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With some planning, it is possible to eat out and maintain control of your diabetes. Since diabetes medications and insulin are balanced with food intake, it helps to try to stick with your normal routine for meal times and amounts of food. Many restaurants have choices that can work with diabetes if you have a meal plan and know what to look for.
Restaurant portions are often much larger than what a person needs to eat. While it may seem like you're getting more food for your money, that food is wasted when you eat more than your body really needs. To cut down on large portions, you can share an entree, order an appetizer instead of an entree, or ask for a to-go container so you can take home part of your meal.
Look for broiled or baked meat options without sauces or coating, which add carbohydrates. Starches such as potatoes, bread, rice, and pasta are also sources of carbohydrates. Menu options with fewer starches and more vegetables tend to work better with a diabetes meal plan. For example, look for restaurants that let you order salad or vegetables as a side dish instead of potatoes.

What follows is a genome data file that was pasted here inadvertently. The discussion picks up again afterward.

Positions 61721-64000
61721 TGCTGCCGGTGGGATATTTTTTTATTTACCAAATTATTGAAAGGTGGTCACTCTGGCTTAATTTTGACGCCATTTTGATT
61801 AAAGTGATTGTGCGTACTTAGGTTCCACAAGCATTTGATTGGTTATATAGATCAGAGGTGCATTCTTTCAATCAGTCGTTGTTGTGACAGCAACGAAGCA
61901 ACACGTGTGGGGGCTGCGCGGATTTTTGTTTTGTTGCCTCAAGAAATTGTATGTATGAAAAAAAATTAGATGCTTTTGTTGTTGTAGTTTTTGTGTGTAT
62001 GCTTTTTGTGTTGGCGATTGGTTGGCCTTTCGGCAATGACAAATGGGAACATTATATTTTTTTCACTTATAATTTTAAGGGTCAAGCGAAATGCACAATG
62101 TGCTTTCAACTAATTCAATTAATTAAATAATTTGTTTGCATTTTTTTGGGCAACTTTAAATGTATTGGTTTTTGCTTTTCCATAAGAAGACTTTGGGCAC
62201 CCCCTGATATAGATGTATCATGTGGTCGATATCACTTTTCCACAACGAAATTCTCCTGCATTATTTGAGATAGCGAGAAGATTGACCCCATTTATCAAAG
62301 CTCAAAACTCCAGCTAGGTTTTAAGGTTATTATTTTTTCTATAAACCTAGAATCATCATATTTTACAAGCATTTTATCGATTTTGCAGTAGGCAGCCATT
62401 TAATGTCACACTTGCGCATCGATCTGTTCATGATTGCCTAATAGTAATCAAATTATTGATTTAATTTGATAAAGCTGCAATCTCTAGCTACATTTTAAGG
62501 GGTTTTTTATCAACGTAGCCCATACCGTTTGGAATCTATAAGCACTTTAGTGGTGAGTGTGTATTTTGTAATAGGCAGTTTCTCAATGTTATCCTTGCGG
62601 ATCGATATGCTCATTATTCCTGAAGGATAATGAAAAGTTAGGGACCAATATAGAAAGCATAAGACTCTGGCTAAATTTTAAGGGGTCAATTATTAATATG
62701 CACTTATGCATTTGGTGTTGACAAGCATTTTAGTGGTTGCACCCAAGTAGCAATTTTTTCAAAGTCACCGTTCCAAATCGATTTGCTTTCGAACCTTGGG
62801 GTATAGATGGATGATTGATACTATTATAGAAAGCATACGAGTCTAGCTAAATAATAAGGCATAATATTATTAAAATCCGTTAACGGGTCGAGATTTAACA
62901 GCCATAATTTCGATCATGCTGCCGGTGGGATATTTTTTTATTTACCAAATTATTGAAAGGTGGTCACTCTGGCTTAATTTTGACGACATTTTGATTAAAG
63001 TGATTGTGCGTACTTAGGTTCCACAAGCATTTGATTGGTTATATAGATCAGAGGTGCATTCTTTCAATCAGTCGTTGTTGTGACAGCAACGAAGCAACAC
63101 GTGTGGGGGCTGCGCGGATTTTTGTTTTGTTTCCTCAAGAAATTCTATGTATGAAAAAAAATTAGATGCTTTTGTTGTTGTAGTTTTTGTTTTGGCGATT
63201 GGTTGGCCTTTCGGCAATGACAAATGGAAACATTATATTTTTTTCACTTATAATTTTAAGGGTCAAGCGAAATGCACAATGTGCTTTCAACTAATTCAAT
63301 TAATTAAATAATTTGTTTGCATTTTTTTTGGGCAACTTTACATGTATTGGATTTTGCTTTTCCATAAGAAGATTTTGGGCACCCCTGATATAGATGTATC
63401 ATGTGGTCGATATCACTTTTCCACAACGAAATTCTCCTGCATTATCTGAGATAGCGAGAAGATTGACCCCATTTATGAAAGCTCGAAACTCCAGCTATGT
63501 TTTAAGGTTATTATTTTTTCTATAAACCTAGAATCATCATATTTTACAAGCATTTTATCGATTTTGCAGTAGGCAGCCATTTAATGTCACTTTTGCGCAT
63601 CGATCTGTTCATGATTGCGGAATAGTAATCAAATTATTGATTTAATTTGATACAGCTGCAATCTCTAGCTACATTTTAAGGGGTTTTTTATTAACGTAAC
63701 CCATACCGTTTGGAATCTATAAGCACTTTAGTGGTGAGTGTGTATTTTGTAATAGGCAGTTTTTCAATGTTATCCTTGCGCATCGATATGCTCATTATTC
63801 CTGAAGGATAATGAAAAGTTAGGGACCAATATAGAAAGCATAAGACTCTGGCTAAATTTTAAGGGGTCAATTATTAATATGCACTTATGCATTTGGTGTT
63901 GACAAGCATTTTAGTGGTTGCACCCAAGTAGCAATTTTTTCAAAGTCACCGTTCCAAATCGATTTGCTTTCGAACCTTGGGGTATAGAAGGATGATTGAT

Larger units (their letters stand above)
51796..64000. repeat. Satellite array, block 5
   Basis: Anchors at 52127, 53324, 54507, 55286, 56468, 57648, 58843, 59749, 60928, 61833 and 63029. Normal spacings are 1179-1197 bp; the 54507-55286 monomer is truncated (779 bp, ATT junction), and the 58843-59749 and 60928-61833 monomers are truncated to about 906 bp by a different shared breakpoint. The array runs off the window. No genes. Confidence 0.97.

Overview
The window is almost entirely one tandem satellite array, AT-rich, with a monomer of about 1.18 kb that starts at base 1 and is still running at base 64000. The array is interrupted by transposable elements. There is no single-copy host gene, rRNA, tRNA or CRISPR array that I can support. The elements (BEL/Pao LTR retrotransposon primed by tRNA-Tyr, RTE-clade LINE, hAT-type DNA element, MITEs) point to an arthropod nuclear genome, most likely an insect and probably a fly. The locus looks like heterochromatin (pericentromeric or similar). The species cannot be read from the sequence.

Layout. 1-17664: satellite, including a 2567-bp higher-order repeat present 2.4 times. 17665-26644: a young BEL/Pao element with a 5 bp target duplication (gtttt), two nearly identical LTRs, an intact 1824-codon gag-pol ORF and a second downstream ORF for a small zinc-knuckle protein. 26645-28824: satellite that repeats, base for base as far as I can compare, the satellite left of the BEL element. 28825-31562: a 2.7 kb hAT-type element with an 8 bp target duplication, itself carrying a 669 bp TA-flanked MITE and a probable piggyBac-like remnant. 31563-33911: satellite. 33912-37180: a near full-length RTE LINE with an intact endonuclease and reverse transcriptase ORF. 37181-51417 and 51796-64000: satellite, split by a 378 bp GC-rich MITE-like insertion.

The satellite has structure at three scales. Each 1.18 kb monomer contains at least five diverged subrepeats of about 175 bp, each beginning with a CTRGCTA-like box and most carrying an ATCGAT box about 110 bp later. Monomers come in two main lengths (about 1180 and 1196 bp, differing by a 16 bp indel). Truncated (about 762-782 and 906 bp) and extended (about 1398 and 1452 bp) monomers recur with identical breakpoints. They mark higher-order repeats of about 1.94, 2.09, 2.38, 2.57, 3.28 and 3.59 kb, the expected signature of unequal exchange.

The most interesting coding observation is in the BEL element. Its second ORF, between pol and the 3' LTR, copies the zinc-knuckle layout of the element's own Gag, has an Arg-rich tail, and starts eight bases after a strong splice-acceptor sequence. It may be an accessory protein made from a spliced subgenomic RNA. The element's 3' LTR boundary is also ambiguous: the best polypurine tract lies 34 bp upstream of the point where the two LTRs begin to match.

Be aware that coatings or breading on meat or vegetables add carbohydrates and fat. Ask your server how the food is prepared if you're not sure. Beer, wine, and cocktails made with fruit juice or regular soda also add additional carbohydrates. While salads are often a healthy option, high-fat dressings and other toppings can add additional unwanted calories. Instead, ask for a low-fat dressing on the side and stick with vegetable toppings.
Diabetes meal plans are highly individualized and depend on each person's specific treatment and health care needs. It helps to stick with your usual meal plan as closely as possible when eating out in terms of meal timing, portion sizes and carbohydrate content. Many restaurant chains have their menus and nutritional information online or posted in the restaurant. Ask your server if you're not sure how a menu item is prepared. Resource 1 in the Resources section offers a database of restaurants that offer healthy meal options.
Every person has unique needs when it comes to managing diabetes. Talk to your health care provider about managing meal choices and diabetes. A dietitian or diabetes educator can also help you develop a personalized meal plan, including how to choose wisely when eating out.
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